The Council for Medical Schemes (CMS) has warned that the rising costs of medical schemes were threatening the long-term sustainability of the industry because consumers were struggling to afford the high membership fee increases.
This came after half of the 85 medical schemes evaluated by the CMS implemented tariff increases greater than what it advised based on consumer price index (CPI) expectations.
The cost increases projected by the medical schemes, on which they based their annual contribution fees, were before the medical schemes’ utilisation and demographic profile changes were factored in.
Utilisation indicates the frequency at which benefits are used while demographic profiles reflect the age and health status of a scheme’s member population.
The registrar of medical schemes had advised that this year’s tariff increases be capped at 6 percent. But when the council analysed schemes’ costs, tariff increase assumptions were on average 1 percentage point above the maximum tariff increase assumptions the CMS had advised.
Although the average assumed increase for benefits such as private hospital wards and operating theatres were only 1 percentage point and 1.1 percentage points higher than the CMS’s advised tariff increase assumptions, respectively, most schemes assumed bigger increases for most in-hospital items.
For instance, the average cost increase for in-hospital managed care was estimated at 4.3 percent but a quarter of the schemes analysed made an increase provision of 7.3 percent or more. Assumed out-of-hospital managed care increases were 5.6 percent on average but 75 percent of schemes set an increase of 7 percent.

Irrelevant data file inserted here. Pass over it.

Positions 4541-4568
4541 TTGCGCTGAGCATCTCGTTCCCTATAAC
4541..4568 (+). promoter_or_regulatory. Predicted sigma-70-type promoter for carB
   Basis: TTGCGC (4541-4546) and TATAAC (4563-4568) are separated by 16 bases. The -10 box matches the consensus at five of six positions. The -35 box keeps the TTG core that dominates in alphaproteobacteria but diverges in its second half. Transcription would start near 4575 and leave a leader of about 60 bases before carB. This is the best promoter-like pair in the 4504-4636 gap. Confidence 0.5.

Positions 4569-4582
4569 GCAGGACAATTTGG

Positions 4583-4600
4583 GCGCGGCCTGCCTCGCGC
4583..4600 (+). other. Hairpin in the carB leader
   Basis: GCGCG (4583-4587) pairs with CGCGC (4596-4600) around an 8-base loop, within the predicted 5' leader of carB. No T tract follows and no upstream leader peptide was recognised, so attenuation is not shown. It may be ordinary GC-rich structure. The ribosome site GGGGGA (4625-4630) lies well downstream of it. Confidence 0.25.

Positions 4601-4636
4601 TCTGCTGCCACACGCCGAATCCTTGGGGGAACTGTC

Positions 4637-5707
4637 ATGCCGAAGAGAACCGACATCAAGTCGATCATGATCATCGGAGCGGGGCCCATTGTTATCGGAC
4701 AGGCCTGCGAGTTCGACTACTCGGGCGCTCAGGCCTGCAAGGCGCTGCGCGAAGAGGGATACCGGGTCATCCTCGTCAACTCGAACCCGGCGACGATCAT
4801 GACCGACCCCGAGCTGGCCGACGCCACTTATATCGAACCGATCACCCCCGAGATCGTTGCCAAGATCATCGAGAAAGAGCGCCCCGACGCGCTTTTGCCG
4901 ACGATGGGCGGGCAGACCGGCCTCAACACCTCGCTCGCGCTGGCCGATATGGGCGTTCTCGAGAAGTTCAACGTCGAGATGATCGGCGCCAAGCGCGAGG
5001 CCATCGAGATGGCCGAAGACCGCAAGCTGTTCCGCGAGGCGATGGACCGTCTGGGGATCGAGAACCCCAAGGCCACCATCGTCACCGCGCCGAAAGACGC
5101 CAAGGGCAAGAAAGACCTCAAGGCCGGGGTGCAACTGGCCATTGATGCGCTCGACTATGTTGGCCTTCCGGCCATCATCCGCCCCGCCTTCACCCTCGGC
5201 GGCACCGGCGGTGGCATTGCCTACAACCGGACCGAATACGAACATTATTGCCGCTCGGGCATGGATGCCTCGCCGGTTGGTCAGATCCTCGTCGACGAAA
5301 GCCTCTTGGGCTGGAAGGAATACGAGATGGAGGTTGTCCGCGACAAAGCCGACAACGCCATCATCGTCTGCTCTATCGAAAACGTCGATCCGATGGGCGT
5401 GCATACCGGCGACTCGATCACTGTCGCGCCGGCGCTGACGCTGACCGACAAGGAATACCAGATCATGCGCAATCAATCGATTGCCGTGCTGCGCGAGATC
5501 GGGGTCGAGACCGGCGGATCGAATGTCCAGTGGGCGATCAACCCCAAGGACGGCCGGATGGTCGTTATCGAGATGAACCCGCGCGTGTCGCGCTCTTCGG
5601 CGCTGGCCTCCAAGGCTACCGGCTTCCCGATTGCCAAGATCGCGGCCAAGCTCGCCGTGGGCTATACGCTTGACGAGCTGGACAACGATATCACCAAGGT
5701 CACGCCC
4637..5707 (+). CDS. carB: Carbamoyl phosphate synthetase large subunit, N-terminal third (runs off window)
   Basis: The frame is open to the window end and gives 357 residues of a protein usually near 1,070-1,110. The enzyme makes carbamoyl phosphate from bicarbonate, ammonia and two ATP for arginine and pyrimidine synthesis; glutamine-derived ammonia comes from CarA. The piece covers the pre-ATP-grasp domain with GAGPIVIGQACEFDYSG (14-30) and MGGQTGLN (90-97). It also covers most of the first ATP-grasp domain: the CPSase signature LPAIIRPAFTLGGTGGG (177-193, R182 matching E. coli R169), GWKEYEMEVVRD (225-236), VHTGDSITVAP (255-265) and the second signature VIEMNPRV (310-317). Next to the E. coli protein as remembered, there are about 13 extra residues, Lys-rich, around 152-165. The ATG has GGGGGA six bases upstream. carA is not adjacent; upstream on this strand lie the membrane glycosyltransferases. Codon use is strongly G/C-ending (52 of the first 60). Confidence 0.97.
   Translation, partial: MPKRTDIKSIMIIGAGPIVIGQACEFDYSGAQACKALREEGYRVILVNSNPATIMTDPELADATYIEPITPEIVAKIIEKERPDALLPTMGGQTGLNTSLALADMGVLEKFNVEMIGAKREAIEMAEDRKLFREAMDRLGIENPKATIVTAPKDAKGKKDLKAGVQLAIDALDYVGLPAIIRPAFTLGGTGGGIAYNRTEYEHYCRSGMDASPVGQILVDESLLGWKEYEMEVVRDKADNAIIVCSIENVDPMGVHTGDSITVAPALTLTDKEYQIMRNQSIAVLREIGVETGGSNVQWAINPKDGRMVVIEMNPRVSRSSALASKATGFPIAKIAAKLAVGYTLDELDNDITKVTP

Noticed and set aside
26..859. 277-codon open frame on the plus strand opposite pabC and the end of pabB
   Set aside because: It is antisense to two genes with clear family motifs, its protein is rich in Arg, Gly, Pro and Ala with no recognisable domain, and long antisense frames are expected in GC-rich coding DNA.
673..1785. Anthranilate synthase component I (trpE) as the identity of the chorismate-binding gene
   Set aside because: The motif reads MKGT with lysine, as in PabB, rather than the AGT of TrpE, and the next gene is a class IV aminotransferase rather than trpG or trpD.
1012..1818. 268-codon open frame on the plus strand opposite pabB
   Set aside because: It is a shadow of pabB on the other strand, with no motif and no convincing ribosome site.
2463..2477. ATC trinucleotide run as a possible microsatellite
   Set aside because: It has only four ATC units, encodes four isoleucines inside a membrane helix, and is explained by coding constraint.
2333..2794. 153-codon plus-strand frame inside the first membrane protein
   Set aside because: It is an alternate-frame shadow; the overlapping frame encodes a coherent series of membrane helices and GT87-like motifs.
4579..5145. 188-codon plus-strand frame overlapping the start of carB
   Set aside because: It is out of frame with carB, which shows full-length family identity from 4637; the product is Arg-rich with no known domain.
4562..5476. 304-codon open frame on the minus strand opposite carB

The only tariff increases that were consistent with those advised by the CMS were for professional services, which averaged 6 percent. But half the schemes assumed that this increase would be greater than 6.5 percent for specialists and at least 7.6 percent for allied health professionals such as chiropractic and homeopathy practitioners.
“This is concerning as 50 percent of schemes’ tariff increase assumptions are greater than those advised in Circular 29 and prevailing CPI levels. This is exacerbated by the impact of utilisation and demographic effects,” CMS registrar and chief executive Monwabisi Gantsho noted.
The CMS requires each scheme to present its pricing assumptions and final contribution rates during the third quarter of any given year in order to assess and approve the scheme’s planning for the future.
Johan Lombard, the actuarial marketing specialist at Momentum Health, said the assumptions were presented to the council a few months before negotiations with service providers were finalised and therefore forced schemes to use estimates of what these would yield for the coming year.
“The assumptions need to be based on what is expected to come from the negotiations, but also what is expected to happen in terms of benefit utilisation in the coming year,” he said.
The increases set by all medical schemes for this year averaged 9.6 percent. Utilisation rates and demographic changes contributed 2.8 percentage points of this.
The country’s biggest open medical scheme, Discovery Health, said that, since some of the service provider tariff negotiations might not be concluded by the time it submitted contribution increases for its plans, one might expect some variation between actual and expected costs.
“This variation, along with the variation in other assumptions regarding benefit utilisation and demographic influences, will contribute towards the net operating result of the scheme, which ultimately reflects the actual experience for the scheme at the conclusion of the benefit year,” the company said.
It also pointed out that its assumptions were largely in line with the advised assumptions of the CMS.
The Treasury’s projected increase in headline CPI for 2012/13 was 5.5 percent and Statistics SA put consumer inflation in December last year at 5.7 percent.
However, members of 74 medical schemes representing 87.1 percent of medical aid beneficiaries have experienced increases greater than December’s inflation rate and 24.7 percent bore increases of more than 10 percent. Only 11 schemes increased their contributions by 5.7 percent or less.